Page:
Given the real danger of a new ugly war as a result of Iran’s threats toward Israel and of Israel’s counter-threats, I am ashamed of The New York Times for publishing an incendiary op-ed article by Benny Morris. Its only positive impact is to provide a window into the depth of anxiety in Israel regarding Iran, a purpose that would have been much better served in a news article. That most Israelis understandably feel so threatened requires that the international community deal effectively with Iran on the nuclear issue.
Prof. Morris is a great historian because he is ordinarily so careful about marshaling facts and evidence in relation to conclusions. Consequently, my shock was complete at reading his jump to the harshest of judgments regarding the absolute “need” for Israel and/or the US to attack Iran’s nuclear facilities, and the “inevitability” of nuclear war if such an attack fails or doesn’t occur, prior to Iran going nuclear.
There is a very scary assumption that Morris makes, that Iran’s ruling Islamist elite is so crazed by religious extremism that they would look forward to a nuclear exchange with Israel, which some actually believe that Iran would “win” while the much smaller Israel is effectively destroyed. Apparently, there have been some statements by prominent Iranians that lend credence to such a view. But it’s not the wisest course to act upon the worst possible interpretations about Iran– which even Morris knows would mean war, even as he knows that Israel’s prospects for success in destroying Iran’s nuclear potential are small.
I’ve spent many unhappy hours over the years in dialogue and diatribe with leftist critics and enemies of Israel. One, who knows Farsi (the Persian language of Iran), has made a big deal of the notion that Iran’s Pres. Ahmadinejad did not literally call for Israel to be “wiped off the map.” This is how that person translates Ahmadinejad on Israel: “The Imam [Khomenei] said this regime occupying Jerusalem must vanish from the page of time.”
Reassuring, right? Even the notion that Israel is referred to as the “regime occupying Jerusalem,” is an extremely hostile statement. Yet I had to tangle with this translator even on the fact that (West) Jerusalem is Israel’s capital – leaving aside my understanding that East Jerusalem is legitimately regarded by most of the world as occupied.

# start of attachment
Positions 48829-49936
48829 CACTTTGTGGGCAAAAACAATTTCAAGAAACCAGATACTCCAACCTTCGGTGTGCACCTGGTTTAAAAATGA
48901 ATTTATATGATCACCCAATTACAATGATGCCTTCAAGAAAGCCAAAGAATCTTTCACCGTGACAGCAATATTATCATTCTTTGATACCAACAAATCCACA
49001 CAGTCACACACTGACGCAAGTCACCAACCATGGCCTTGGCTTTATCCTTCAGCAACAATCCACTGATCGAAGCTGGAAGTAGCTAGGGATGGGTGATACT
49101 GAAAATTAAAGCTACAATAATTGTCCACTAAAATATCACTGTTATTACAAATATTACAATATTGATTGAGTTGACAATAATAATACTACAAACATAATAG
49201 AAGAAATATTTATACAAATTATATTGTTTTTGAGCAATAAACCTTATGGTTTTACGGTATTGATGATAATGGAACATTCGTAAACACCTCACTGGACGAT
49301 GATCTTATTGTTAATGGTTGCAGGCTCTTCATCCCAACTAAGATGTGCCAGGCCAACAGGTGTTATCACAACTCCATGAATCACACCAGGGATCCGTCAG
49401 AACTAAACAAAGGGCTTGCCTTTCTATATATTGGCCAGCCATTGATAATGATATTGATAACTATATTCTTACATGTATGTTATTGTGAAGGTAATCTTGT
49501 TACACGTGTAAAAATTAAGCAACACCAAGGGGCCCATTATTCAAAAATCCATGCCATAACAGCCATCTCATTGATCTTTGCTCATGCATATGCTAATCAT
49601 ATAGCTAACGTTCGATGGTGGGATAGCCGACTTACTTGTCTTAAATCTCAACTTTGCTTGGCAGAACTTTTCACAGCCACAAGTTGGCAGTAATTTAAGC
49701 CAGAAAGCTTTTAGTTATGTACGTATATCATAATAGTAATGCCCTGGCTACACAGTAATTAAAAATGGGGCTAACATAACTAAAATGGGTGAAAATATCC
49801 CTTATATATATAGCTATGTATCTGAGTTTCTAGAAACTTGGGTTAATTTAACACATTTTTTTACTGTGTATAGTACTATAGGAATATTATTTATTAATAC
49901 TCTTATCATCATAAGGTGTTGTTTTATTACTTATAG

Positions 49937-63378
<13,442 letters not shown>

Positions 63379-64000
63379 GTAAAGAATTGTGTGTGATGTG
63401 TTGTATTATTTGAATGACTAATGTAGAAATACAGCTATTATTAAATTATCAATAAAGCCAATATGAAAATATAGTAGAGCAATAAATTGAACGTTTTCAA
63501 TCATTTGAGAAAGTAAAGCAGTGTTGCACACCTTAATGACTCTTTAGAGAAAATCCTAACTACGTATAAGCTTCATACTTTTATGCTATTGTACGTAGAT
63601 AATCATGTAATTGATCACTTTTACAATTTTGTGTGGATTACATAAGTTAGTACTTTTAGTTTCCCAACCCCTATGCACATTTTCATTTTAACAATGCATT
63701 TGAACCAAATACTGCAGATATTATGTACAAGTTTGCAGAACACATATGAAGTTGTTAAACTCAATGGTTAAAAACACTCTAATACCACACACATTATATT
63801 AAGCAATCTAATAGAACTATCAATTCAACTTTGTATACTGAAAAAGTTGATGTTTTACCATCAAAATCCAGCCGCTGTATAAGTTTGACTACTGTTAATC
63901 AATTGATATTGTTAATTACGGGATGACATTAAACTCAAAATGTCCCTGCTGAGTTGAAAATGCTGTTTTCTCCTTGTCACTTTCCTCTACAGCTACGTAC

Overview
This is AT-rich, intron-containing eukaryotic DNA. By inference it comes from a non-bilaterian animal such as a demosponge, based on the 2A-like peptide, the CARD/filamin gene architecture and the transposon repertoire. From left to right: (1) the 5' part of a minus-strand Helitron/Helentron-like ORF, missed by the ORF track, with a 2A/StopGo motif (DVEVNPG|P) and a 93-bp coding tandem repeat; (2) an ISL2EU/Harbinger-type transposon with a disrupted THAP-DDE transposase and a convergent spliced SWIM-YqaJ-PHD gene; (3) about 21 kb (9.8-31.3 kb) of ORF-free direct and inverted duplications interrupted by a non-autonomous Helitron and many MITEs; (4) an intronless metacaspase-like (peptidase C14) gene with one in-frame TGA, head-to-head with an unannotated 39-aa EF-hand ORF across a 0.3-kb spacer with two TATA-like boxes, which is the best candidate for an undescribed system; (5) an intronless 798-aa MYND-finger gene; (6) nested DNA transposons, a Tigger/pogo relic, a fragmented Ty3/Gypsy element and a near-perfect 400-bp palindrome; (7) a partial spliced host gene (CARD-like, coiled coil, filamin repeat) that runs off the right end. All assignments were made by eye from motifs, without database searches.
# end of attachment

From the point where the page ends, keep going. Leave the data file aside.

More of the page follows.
My argument with Morris is not that his concern is wrong, but that his “remedy” guarantees a bad result.
For a more encouraging view of the situation read Aluf Ben In Haaretz. http://www.haaretz.com/hasen/spages/1004518.html Ben suggests that the US has changed tack and is not pursuing a war strategy. It means that Israel has to toe the line. Good news for all of us opposed to war.
Morris’ support for nuking Iran would seem to be a surprise only to you. I think that you need to accept that Benny is a right-wing idealogue with deep prejudices against and even hatred for Arabs and Muslims and and an apologist for ethnic cleansing (Israel’s policies in 1948) and now even genocide (nuke Iran). Morris’ historical representations of events in 1947-1948 need to be understood in that light.
So as you defend Morris’ depiction of events in 1947-1948 and attack the views put forward by Palestinian and Israeli historians who are to his “left” (that is, left of supporting ethnic cleaning and genocide), please consider who and what you are defending.
It’s important to distinguish (as this post does) between the pioneering work of Benny Morris as a historian and the opinions he expresses as a private citizen. It’s also important for the world to take note of the terrible fear that Israelis quite rationally feel toward Iran’s ongoing hostility, coupled as it is with its headlong insistence on going nuclear, without an appropriate international monitoring role.
Can someone explain how Benny is somehow different as a historian vs. as “a private citizen?” Because I for one think the idea that there is a distinction makes absolutely no sense. Does Benny turn on and off different parts of his brain when he is one vs. the other? Or perhaps his heart (Does he have one?)? Or is Benny sworn to obey his commanding historian?
Since we don’t know Morris personally, Ted’s guess is as good as anybody else’s. He almost does seem to be two people.
It appears that when he operates as an historian in his books, writing in accord with rules of research and data, he is more cautious in rendering his conclusions than as a private person prognosticating on current events.
But he is reflective of a wide fear in the Israeli population. Having already experienced a genocide within living memory, Jews are understandably more keenly sensitive to threats than most other people are. That’s why the hostile rhetoric of Iranian leaders, in conjunction with their thumbing their noses at international concerns about its nuclear program, is leading to a dangerous crisis.
I don’t know enough to either endorse or condemn the whole of the Morris op-ed piece. But there is one point that he makes to which we must pay close attention: the fanatical, murderous (and self-destructive) nature of the Shiite leadership of Iran. They are not old-style rascals with whom one can strike a deal, any more than Hitler (pace Chamberlain) was open to deal-making. In retrospect, Churchill was right and Chamberlain was wrong. Now whether this applies easily to the present situation in Iran, I am not smart enough to know.